As such, it is not surprising that in a capitalist society we have robots that can take scientific measurements on Mars controlled from Nasa on Earth, yet dustbins are still being collected by human beings. It is still cheaper to employ a person, even in advanced capitalist countries, to pick up dustbins and empty them, as opposed to using a robot. A robot can in theory do this - it is a very simple task, and I will explain why this is amongst the tasks that a robot can perform well - yet humans remain cheaper.
There is also the issue of funding for research - most universities, with the exception of very few elite institutions, ‘restructured’ their engineering science departments at the onset of the recession, so that they now do testing for big companies. So if you look at most UK universities there is very little in the way of innovative research going on. What has happened is that those big companies have closed down their own testing division - it is very cheap to get university staff and postgraduates doing this instead, imagining that they are doing research, while in reality it is just testing, or quality control.
The other limitation is connected to what can be done in terms of recreating the human being’s five senses. As you can imagine, touch and smell are more difficult and they are a real challenge for computers to deal with. But also robots can typically be given two or three of these senses, but it is very difficult for them to cope with coordinating all five; this is a limitation that means that in some areas the dumbest human being is still well ahead of the most advanced robot. The issue of dexterity - the way we can use our fingers, for instance - is a challenge in any mechanised system despite the huge progress that has been made in the last 10 or 15 years. That applies particularly in terms of more detailed and intricate work, including within the household.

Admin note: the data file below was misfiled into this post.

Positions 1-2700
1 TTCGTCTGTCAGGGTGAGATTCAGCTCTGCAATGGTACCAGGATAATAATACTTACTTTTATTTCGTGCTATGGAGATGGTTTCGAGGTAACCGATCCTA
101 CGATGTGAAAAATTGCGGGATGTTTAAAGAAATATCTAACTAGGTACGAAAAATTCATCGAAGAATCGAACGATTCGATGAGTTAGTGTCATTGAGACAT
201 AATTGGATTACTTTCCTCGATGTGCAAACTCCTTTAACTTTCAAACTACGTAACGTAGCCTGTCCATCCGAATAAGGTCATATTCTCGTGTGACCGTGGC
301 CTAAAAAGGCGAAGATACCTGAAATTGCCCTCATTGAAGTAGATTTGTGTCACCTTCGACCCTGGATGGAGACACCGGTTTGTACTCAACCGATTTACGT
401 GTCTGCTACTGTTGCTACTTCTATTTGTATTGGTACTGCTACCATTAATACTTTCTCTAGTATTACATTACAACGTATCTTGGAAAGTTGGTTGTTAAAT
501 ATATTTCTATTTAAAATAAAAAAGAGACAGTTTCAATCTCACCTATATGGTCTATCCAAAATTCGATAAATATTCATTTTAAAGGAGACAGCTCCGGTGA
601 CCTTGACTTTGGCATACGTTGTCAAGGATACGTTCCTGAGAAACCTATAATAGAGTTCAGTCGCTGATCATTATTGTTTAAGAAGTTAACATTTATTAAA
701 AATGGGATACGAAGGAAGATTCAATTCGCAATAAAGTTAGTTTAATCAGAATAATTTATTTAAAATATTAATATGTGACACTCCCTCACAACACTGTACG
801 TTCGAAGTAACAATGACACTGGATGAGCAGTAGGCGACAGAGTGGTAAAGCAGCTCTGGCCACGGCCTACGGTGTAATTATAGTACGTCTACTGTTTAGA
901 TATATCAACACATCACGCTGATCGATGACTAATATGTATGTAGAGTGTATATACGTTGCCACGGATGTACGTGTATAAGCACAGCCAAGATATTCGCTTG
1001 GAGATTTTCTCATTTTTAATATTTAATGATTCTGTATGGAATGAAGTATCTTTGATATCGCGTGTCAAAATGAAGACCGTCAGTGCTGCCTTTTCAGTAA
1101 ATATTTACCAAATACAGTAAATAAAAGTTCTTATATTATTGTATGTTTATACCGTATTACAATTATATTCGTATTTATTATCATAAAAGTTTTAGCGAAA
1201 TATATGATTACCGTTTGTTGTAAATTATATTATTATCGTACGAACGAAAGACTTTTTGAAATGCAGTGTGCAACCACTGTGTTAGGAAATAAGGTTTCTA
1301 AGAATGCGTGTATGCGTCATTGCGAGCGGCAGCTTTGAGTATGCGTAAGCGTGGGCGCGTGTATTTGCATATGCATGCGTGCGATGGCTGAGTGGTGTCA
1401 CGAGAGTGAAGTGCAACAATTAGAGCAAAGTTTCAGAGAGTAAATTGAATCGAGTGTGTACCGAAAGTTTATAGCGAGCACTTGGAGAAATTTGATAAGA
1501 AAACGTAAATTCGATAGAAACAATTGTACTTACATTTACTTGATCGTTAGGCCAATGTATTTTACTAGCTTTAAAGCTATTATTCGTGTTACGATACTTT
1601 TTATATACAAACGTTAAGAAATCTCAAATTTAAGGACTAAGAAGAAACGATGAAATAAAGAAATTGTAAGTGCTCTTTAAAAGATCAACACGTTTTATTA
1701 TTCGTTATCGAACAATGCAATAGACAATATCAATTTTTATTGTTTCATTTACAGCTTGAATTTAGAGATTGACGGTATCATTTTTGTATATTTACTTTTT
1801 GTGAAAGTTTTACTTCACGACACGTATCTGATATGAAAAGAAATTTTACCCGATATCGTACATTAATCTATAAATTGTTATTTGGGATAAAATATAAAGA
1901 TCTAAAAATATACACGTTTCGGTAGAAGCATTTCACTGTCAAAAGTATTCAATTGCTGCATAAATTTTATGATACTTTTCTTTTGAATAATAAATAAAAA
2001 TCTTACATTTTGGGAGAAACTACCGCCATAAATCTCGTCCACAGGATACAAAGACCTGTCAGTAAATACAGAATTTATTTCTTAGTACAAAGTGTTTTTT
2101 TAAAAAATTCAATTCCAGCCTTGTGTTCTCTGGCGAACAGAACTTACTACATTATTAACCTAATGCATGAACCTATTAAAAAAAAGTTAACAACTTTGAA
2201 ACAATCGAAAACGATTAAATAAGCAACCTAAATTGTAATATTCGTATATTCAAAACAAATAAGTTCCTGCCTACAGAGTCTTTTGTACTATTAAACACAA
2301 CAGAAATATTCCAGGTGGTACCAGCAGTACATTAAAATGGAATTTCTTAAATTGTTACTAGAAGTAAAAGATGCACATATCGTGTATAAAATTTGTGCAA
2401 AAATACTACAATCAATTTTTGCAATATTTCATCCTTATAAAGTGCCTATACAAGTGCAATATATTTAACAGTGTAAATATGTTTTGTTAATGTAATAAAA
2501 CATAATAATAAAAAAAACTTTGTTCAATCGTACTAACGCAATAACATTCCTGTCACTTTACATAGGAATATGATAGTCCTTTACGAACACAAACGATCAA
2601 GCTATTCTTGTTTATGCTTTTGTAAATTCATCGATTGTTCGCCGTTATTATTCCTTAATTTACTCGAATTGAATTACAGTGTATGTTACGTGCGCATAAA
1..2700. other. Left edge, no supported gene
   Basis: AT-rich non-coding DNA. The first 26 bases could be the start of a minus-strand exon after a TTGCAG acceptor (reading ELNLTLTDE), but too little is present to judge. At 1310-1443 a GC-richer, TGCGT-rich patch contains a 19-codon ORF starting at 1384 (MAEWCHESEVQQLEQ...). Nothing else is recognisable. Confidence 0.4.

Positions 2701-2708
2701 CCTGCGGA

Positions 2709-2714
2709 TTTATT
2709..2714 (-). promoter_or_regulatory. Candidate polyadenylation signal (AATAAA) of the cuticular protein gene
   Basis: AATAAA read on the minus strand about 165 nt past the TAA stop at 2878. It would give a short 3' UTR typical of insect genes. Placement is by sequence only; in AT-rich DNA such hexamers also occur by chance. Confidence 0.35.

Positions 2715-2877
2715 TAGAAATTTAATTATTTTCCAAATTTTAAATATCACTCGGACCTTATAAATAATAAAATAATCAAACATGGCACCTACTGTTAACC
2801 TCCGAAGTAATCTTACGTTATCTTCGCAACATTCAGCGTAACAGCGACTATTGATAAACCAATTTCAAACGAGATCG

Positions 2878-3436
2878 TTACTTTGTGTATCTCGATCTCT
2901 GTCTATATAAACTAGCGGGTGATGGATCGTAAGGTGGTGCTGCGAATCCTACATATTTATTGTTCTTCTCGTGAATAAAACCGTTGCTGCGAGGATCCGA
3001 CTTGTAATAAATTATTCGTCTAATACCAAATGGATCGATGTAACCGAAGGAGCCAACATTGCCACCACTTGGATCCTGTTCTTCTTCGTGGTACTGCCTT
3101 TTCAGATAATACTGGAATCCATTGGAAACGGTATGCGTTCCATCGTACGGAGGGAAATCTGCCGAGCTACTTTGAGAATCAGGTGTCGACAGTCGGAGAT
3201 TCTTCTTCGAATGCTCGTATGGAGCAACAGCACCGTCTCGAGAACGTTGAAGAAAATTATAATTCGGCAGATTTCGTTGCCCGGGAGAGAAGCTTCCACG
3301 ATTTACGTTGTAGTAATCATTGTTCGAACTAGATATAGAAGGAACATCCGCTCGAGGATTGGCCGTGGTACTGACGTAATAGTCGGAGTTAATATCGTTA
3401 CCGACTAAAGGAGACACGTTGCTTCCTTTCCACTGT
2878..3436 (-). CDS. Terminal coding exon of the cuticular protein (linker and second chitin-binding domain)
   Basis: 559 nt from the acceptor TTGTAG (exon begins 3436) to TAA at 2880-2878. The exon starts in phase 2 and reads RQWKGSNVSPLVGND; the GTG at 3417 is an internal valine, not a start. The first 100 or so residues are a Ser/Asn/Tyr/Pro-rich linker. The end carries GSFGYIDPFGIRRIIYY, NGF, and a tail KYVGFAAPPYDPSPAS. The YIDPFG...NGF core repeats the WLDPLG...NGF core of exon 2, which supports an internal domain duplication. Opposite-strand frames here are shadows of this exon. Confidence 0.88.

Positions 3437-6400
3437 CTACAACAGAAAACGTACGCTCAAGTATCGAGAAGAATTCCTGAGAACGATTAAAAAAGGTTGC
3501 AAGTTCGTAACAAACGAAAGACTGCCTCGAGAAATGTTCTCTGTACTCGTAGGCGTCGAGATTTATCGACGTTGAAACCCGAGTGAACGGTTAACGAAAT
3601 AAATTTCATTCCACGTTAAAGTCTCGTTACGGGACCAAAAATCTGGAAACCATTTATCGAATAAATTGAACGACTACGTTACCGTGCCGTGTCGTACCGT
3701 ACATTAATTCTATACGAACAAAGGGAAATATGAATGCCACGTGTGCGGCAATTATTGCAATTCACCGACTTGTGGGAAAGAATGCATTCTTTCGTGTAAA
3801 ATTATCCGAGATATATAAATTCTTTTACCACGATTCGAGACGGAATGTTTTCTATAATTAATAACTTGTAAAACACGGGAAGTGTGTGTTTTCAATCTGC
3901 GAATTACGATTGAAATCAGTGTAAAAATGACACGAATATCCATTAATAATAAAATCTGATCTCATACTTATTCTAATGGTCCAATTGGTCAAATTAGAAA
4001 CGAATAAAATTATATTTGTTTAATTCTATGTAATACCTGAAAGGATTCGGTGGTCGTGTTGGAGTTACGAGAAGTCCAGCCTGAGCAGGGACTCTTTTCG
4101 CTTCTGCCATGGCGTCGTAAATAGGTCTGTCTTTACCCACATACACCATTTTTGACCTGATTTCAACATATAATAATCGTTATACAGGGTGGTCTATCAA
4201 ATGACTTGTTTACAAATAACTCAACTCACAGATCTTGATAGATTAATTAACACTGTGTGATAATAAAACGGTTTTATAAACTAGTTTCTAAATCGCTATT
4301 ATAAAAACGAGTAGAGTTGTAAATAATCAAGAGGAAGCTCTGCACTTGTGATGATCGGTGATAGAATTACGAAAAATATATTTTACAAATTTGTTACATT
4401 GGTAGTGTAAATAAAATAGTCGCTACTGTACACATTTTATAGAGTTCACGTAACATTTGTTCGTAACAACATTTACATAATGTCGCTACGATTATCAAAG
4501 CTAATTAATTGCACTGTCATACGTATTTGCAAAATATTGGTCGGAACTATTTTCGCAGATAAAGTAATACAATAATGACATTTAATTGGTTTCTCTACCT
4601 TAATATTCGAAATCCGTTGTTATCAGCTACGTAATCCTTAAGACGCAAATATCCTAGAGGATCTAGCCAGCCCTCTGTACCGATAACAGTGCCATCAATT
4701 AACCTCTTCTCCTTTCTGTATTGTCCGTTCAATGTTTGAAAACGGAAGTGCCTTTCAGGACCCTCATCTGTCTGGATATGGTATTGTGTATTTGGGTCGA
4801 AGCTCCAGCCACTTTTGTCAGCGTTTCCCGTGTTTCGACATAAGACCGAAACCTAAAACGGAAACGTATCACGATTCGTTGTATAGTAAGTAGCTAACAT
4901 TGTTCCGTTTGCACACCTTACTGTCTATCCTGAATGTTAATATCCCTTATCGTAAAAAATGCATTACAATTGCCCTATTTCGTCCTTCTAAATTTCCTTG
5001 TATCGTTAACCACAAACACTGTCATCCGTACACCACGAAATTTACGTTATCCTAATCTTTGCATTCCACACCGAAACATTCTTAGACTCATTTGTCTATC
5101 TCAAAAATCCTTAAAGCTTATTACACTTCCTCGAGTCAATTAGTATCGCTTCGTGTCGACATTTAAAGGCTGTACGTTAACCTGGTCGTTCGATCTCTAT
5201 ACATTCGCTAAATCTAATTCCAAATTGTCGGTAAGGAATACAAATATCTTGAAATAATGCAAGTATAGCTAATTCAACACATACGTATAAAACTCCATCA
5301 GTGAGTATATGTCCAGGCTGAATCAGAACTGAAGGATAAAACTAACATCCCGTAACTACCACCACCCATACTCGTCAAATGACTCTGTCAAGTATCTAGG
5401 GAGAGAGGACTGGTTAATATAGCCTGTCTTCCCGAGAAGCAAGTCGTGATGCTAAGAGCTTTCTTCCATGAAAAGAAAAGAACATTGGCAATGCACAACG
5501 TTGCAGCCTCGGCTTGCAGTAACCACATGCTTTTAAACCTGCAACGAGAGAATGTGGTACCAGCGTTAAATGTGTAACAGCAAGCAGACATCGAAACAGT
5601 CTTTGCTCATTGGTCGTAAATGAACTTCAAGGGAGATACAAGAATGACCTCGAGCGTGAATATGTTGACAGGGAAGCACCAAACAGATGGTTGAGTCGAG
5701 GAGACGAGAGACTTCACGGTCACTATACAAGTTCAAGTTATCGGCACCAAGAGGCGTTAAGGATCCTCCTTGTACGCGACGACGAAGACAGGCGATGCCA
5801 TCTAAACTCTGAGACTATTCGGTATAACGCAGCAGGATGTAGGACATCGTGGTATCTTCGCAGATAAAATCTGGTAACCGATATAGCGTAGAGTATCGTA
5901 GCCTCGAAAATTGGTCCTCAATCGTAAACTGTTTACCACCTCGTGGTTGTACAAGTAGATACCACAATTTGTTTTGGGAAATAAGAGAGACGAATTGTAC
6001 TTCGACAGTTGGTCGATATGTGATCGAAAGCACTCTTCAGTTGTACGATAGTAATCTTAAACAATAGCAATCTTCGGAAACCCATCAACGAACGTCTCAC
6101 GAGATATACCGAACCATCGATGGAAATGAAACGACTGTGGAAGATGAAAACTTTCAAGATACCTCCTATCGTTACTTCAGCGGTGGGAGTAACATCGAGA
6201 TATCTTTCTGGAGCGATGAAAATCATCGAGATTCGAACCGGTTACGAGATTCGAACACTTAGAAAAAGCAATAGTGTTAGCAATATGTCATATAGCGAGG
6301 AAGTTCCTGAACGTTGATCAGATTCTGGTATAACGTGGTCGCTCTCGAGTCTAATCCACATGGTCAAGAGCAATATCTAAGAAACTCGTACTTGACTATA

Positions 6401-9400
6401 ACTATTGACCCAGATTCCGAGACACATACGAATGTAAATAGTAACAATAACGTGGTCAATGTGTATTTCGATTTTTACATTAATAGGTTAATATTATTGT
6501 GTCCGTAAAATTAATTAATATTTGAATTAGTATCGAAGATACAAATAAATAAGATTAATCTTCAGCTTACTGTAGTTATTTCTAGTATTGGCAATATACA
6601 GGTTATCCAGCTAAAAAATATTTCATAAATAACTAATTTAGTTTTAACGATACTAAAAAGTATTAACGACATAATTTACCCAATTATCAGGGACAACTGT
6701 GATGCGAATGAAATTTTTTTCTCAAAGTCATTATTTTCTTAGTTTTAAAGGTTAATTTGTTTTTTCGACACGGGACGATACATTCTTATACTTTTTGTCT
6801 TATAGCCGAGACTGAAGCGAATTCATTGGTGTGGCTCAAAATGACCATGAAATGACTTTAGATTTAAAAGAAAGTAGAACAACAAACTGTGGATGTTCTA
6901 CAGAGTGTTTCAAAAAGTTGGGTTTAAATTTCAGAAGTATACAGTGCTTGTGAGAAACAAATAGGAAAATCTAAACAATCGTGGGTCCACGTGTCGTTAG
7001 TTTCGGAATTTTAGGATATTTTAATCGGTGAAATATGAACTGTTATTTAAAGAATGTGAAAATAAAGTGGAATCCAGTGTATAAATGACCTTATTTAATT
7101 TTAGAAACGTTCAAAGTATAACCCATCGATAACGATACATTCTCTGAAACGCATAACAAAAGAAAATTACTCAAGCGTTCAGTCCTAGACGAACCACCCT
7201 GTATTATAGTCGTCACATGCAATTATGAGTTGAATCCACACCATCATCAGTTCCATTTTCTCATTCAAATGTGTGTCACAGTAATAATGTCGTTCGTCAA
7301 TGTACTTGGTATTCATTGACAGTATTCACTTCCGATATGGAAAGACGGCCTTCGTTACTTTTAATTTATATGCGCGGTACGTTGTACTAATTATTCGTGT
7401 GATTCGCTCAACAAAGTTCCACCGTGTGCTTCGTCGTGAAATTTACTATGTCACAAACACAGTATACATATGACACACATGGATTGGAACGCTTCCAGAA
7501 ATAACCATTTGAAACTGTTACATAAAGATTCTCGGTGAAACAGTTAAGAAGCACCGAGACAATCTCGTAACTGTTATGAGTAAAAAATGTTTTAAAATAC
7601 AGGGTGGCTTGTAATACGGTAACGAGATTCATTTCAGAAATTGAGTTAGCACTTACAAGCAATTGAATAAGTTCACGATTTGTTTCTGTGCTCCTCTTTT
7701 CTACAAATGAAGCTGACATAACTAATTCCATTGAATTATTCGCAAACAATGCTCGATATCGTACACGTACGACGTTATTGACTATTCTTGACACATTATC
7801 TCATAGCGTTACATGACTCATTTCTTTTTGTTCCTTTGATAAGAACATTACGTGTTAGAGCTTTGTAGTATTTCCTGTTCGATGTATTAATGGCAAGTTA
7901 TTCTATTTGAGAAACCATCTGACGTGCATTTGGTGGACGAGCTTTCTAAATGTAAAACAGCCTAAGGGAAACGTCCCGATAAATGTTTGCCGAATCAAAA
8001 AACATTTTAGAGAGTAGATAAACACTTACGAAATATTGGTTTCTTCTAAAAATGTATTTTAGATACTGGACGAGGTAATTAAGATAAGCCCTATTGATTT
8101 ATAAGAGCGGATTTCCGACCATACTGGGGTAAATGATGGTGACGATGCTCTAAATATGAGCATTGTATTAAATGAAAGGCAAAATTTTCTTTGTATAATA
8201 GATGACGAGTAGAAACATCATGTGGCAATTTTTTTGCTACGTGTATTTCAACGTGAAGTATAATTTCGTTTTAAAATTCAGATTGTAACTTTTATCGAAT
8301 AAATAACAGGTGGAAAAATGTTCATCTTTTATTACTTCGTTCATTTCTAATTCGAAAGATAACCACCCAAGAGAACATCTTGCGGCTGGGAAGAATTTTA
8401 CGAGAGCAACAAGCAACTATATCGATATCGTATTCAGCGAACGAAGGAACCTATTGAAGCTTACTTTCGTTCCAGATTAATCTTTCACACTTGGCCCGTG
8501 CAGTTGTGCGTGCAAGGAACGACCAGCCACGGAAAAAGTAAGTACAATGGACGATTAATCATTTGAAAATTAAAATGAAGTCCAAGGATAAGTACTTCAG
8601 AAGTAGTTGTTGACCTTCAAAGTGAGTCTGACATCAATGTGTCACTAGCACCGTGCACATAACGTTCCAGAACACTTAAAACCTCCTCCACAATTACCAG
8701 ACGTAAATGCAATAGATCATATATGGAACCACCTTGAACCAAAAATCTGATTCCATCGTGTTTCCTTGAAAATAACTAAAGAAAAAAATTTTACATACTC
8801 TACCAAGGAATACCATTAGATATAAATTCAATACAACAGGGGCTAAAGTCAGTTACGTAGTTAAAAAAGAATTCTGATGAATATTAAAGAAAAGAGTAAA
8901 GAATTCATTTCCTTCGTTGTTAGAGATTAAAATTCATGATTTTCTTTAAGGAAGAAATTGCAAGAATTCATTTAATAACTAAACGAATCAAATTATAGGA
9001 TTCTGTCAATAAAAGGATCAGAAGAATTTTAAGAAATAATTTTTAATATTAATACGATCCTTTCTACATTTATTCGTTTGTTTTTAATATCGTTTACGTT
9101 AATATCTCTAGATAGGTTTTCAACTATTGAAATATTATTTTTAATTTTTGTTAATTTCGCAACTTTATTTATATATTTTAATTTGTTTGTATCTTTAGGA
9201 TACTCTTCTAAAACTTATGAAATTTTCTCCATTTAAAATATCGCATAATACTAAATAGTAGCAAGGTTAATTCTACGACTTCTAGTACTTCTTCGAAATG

One of the other challenges faced by scientists and engineers - a serious one that affects both robotics and artificial intelligence - is that medical science has still a lot to learn about how a human brain works. We know, using animal testing and various other means, exactly how an eye works. But our knowledge about the brain is less developed. Again, artificial intelligence is making huge progress in this field, but it is a challenge.